Social and Economic Factors in Late-Life Depression
Principal Investigator: Jeffrey S Harman
Abstract: Although health care for older persons is a major policy concern and the impact of depression on social and physical functioning, quality of life, and health care costs for elderly persons is severe, and effective treatments for depression exist, under-treatment and non-treatment is common. More needs to be known about the factors associated with the use of mental health services by elderly persons, yet there are very few researchers examining these issues. In addition, the data that are currently available for analyses were not designed for geriatric mental health services research, and all have significant limitations for this type of research. The applicant has a strong background of academic and research training in health economics, statistics, econometrics, health policy, and utilization of mental health services, but needs further training to become an effective geriatric mental health services researcher. The applicant is requesting. five years of funding through the Mentored Career Development Award (KO 1) program to improve his knowledge of geriatric psychiatry and medical sociology and obtain methodological skills in survey design and administration to become a geriatric mental health services researcher. These activities will take place within the NIMH supported Intervention Research Center for Late-Life Mood Disorders at the University of Pittsburgh, with Charles F. Reynolds serving as mentor, and Linda George, Martha Bruce, Herbert C. Schulberg, Judy Lage, Richard Schulz, and Scott Beach serving as consultants. The applicant will then use this training to create a pilot database, combining survey and claims data, that can be used to examine the relative role of social and economic factors on the utilization of mental health services for the treatment of late-life depression. By determining the relative role of social and economic factors on the use of mental health services by elderly persons, health policy and other interventions can be designed that can improve rates of recognition and treatment of depression in this population. The research plan for this award involves the collection of pilot survey data that will be linked to Medicare HMO encounter data. The survey will collect information on economic and social factors related to the use of mental health services, as well as information on mental and physical health status, physical functioning, and medical and psychiatric history. This survey data will then be linked to respondents' HMO encounter data. Information from this pilot database, such as reliability and validity of measures, response rates, and effect sizes, will be used to develop an RO1 application to create a large, longitudinal, and comprehensive database that can be used for geriatric mental health services research.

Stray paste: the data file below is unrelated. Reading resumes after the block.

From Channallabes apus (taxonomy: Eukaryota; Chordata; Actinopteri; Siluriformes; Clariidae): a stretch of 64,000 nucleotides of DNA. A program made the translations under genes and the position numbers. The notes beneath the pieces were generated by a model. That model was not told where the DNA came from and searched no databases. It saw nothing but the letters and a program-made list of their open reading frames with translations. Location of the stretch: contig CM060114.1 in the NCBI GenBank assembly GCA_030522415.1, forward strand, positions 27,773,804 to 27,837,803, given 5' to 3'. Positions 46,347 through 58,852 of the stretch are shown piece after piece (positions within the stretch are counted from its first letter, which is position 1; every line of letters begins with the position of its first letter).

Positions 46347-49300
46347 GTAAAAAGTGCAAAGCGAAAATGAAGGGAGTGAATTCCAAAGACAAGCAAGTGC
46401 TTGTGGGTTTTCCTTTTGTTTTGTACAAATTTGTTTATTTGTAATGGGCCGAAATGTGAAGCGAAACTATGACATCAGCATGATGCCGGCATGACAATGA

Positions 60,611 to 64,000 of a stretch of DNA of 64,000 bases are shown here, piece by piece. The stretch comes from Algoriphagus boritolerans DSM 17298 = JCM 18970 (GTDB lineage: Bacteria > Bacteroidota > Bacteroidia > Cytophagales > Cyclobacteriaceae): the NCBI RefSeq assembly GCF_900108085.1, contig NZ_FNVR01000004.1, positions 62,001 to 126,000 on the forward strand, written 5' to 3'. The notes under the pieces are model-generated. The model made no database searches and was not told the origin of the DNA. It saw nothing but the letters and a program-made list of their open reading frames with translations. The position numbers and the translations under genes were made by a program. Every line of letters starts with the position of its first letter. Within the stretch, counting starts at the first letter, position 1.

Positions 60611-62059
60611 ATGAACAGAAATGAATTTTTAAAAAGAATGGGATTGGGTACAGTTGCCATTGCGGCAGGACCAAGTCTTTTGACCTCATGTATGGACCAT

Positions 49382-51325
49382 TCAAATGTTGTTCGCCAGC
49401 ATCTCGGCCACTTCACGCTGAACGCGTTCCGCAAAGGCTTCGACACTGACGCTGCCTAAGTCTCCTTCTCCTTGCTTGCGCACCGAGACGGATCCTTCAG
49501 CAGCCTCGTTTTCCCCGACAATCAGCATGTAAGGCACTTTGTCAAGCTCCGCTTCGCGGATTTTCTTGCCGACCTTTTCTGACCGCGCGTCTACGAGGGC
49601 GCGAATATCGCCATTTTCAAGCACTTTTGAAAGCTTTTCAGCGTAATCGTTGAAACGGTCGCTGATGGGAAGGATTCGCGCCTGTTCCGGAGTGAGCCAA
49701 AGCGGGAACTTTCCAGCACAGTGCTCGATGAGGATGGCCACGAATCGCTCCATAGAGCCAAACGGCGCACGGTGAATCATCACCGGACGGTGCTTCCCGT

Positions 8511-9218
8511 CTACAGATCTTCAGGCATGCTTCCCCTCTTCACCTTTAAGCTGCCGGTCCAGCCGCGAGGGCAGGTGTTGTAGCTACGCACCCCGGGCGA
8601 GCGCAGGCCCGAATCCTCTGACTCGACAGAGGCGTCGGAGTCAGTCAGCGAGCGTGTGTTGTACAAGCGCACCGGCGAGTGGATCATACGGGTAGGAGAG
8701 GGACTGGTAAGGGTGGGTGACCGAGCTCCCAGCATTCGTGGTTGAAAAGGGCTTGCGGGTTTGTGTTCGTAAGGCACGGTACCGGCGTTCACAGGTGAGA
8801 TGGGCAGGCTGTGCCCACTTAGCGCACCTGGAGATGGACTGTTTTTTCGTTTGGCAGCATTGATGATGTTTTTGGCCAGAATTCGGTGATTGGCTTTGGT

Funding Period: 2001-09-18 - 2007-06-30
more information: NIH RePORT
- The influence of comorbid chronic medical conditions on the adequacy of depression care for older AmericansJeffrey S Harman
Department of Health Services Research, Management and Policy, College of Public Health and Health Professions, University of Florida, Gainesville, Florida 32611, USA
J Am Geriatr Soc 53:2178-83. 2005..To assess the effect of the co-occurrence of four common chronic medical conditions (hypertension, diabetes mellitus, arthritis, heart disease) on the probability of receiving adequate depression treatment...
- Primary care physician office visits for depression by older AmericansJeffrey S Harman
Department of Health Services Research, Management and Policy, College of Public Health and Health Professions, University of Florida, Gainesville, FL 32610 0195, USA
J Gen Intern Med 21:926-30. 2006....
- Changes in health care use and costs after a break in Medicaid coverage among persons with depressionJeffrey S Harman
Health Services Research, Management and Policy, University of Florida, Gainesville 32611 0195, USA
Psychiatr Serv 58:49-54. 2007....